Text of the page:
Barack Obama's presidential victory naturally led people to believe that the United States might finally be moving into a post-racial era. "Obama's Race" - and its eye-opening account of the role played by race in the election - paints a dramatically different picture. The authors argue that the 2008 election was more polarized by racial attitudes than any other presidential election on record - and perhaps more significantly, that there were two sides to this racialization: resentful opposition to and racially liberal support for Obama. As Obama's campaign was given a boost in the primaries from racial liberals that extended well beyond that usually offered to ideologically similar white candidates, Hillary Clinton lost much of her long-standing support and instead became the preferred candidate of Democratic racial conservatives. Time and again, voters' racial predispositions trumped their ideological preferences as John McCain - seldom described as conservative in matters of race - became the darling of racial conservatives from both parties. Hard-hitting and sure to be controversial, "Obama's Race" will be both praised and criticized - but certainly not ignored.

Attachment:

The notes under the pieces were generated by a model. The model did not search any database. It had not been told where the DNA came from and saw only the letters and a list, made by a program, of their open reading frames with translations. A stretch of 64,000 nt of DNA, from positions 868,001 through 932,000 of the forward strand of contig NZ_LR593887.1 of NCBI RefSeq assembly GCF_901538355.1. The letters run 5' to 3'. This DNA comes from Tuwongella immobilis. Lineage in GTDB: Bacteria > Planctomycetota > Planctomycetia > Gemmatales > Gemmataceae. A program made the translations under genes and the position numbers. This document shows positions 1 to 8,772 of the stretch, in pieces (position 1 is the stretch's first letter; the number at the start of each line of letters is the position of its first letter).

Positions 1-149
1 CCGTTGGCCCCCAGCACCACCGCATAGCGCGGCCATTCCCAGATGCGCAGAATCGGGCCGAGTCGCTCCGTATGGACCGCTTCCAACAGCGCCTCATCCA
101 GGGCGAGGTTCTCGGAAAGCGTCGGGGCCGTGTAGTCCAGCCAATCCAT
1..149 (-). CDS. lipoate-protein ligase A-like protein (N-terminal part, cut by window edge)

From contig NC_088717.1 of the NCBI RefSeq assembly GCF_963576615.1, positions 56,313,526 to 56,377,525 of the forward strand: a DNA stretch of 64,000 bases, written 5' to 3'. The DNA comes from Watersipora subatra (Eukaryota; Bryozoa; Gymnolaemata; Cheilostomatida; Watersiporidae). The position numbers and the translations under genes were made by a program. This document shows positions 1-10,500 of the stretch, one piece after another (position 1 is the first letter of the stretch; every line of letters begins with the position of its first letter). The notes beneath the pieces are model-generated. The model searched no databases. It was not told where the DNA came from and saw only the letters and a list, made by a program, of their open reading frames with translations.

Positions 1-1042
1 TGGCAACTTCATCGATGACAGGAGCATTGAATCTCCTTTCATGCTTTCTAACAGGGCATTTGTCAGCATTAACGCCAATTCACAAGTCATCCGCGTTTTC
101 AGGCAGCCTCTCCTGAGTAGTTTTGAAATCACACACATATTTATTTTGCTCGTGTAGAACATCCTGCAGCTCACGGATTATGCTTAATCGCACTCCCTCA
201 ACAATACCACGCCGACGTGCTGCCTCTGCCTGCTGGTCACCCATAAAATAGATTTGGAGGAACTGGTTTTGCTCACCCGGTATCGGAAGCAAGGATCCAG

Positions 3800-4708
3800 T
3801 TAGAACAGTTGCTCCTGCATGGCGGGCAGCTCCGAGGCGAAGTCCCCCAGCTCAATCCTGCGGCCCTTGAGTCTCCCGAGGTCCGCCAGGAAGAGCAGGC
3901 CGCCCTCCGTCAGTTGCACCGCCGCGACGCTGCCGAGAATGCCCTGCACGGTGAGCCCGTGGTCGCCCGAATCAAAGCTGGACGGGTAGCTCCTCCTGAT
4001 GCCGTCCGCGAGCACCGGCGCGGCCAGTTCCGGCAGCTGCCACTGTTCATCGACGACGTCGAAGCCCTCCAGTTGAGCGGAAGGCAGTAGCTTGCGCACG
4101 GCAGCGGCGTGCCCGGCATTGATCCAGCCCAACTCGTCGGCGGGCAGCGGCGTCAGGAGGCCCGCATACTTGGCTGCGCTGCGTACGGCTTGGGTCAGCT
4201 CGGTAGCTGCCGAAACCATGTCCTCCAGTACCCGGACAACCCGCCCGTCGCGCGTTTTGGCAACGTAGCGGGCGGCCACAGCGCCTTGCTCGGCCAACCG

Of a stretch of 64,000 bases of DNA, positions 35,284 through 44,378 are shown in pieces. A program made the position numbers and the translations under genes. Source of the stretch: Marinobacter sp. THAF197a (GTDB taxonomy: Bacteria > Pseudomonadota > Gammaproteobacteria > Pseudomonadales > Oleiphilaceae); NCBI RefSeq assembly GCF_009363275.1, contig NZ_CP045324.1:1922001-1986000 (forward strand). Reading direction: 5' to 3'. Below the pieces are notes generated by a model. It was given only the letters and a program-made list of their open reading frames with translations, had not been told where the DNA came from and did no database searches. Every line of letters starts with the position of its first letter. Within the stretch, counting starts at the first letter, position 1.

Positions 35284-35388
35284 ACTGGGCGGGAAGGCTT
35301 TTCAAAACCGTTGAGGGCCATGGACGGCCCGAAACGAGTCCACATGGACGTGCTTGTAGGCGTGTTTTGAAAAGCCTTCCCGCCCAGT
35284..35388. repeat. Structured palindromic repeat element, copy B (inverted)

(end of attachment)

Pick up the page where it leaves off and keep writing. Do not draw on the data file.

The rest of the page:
Publisher: The University of Chicago Press
Number of pages: 224
Weight: 277 g
Dimensions: 229 x 152 x 13 mm
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